- Hong Kong char siu pork with egg noodles, seasoned soy sauce, spring onion and ginger (shown below)
- Wok fried seafood in lobster soup with ginger, spring onion, crispy and steamed rice
- Beef brisket with flat rice noodle soup
- Mango with pomelo and sago
But before all that eatings starts, business class passengers will notice the new-look menus.
Printed as eight pages on quality paper, they not only detail the meals and drinks available on that flight but include foodie-friendly articles such as 'Anatomy of a Laksa' and feature a local chef revealing their favourite eateries both in Hong Kong and around thr world.
There will also be a breakfast menu card which passengers will complete before hitting the hay, so that they can wake to what the airline described as a "hotel room-service" experience.
However, these are set menus rather than allowing travellers to pick-and-mix from a wide selection of items.
In addition to what's described as 'traditional' Chinese and Western breakfasts, there's also a lighter Continental breakfast plus a minimalist Express breakfast of a piece of pastry and a drink, which can be served 60 minutes before landing for passengers who wish to maximise their sleep.
Refreshments will be revamped as a selection of 'most loved dishes' available throughout the flight as a snack between meals on services to North America and Europe, including the airline's signature burger and popular soup noodles. These will also appear on the main meal menu.
Next year will see Cathay's 'new business class dining concept' extend to medium-distance routes, with plans to include Sydney and Auckland in February 2019 and Melbourne, Brisbane, Cairns, Adelaide and Perth in May 2019.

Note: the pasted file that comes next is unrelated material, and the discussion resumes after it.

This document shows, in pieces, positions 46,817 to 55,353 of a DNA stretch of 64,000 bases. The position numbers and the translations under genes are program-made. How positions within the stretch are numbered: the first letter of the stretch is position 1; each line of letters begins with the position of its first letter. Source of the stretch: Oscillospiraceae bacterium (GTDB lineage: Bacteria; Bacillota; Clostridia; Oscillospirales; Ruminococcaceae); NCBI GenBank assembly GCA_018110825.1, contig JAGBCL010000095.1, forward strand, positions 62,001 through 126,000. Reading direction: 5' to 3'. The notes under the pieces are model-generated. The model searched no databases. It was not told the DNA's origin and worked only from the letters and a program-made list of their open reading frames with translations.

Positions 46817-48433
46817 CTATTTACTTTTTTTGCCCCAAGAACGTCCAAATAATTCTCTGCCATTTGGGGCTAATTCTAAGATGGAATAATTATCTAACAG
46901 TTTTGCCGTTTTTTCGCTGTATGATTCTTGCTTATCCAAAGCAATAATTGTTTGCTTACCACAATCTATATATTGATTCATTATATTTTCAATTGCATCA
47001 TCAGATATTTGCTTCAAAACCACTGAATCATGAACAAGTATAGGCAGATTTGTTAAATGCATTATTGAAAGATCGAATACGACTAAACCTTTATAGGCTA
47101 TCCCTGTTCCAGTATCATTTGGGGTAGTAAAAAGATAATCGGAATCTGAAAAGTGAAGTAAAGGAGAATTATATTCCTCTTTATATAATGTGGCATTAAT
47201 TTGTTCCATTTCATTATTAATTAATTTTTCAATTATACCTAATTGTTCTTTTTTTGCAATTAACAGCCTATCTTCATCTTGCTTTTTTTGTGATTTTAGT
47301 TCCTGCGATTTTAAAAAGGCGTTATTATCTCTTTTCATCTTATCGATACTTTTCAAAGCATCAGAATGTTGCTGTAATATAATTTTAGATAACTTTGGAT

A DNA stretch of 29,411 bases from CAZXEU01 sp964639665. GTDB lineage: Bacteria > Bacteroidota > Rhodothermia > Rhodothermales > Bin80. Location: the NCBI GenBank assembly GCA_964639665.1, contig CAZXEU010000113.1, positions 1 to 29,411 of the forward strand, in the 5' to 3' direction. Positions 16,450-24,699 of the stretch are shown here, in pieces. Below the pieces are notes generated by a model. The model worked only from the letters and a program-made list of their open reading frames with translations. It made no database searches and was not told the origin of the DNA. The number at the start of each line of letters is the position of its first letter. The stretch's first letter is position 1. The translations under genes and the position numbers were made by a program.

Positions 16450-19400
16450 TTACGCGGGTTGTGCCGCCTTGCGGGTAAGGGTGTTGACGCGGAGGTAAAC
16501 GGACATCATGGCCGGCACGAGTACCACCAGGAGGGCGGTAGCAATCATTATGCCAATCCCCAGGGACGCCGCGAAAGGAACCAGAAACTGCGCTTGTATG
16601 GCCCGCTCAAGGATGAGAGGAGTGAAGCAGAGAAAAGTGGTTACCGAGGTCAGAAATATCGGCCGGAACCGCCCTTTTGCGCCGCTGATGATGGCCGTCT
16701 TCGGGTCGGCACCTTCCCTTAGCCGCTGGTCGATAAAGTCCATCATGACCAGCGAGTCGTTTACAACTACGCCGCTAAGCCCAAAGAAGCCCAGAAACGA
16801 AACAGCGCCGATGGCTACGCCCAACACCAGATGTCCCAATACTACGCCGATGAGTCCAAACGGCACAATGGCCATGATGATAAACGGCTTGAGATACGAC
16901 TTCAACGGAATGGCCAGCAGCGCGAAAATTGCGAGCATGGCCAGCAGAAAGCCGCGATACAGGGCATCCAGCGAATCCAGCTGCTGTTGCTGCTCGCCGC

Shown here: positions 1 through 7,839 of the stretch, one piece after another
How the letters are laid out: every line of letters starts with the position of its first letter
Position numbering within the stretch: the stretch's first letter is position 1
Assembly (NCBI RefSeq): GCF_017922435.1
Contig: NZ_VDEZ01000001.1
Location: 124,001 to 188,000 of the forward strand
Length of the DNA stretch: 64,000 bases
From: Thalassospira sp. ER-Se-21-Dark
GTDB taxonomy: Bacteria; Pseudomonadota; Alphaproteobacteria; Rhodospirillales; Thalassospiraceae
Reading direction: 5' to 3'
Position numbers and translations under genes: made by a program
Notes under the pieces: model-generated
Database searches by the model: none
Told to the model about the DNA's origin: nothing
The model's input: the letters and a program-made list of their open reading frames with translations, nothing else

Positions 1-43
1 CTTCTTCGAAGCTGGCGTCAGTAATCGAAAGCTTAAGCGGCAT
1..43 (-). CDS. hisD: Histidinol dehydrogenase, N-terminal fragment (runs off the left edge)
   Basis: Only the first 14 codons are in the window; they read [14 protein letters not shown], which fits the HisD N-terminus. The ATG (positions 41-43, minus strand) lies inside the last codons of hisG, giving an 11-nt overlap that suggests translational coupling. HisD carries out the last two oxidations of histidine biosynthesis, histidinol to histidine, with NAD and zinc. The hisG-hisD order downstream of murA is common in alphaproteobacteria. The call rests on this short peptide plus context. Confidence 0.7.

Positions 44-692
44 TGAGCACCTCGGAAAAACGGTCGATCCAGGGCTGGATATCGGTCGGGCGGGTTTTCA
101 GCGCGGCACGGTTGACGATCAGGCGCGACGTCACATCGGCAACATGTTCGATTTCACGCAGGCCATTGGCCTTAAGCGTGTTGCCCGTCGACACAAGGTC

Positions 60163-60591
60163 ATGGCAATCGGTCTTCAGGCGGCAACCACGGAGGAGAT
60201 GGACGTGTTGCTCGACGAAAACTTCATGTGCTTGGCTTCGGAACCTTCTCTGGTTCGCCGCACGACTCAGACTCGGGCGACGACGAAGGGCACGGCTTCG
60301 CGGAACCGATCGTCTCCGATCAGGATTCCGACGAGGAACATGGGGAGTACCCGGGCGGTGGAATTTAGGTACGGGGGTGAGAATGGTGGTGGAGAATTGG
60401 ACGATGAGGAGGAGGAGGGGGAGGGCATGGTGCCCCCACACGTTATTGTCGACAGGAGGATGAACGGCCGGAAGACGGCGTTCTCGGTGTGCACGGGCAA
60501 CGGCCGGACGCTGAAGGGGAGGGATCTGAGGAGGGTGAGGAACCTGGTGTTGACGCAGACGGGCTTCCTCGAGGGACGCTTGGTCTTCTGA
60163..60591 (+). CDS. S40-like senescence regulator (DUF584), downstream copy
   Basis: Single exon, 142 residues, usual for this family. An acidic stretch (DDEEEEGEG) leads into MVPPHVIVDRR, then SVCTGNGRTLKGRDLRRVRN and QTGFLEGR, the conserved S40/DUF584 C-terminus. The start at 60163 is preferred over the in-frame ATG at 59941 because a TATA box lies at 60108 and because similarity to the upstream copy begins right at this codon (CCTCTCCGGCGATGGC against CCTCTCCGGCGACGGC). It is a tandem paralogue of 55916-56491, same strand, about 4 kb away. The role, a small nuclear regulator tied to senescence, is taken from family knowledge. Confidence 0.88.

Very few watches can claim true originality, and the Cartier Santos is among those few.
The Santos made its debut way back in 1904 as a personal timepiece for aviation pioneer Alberto Santos-Dumont, making it both the first pilot’s watch and one of the earliest known men’s wristwatches.
As we've previously detailed, the Santos was borne from a request by Brazilian flyer Santos-Dumont, who told his friend Louis Cartier – then a Parisian watchmaker – of the challenge of timing flights using the then-conventional pocket watch, as pilots needed to keep both hands on the aircraft controls.
In response, Cartier designed a large square-faced watch and fitted it to a strap so it could be worn on the wrist – quite a revolutionary concept at the time.
The first commercial Cartier Santos watches went on sale to the public in 1911 with solid gold cases and ultra-thin mechanical movements designed by French clockmaker Edmond Jaeger.
(In order to produce this movement for Cartier, Jaeger worked with Swiss movement manufacturer Jacques-David LeCoultre, a partnership that would lead to the birth of storied brand Jaeger-LeCoultre.)
The enduring design of the Cartier Santos was reimagined in the late 1970s as a luxury steel sports watch, later adding two-tone steel and gold and the now-iconic screwed bezel with exposed gold screws along the bracelet for a modern, industrial aesthetic.
For 2018, Cartier has once again re-invented the Santos.
The distinctive screw-set bezel now tapers at both ends towards the bracelet to create an organic, integrated look.
The satin-brushed case features a wide mirror-polished bevel along its length, extending all the way to the gracefully curved crown guards at 3 o’clock. A square watch the Santos may be, but there’s hardly a sharp edge or straight line to be found.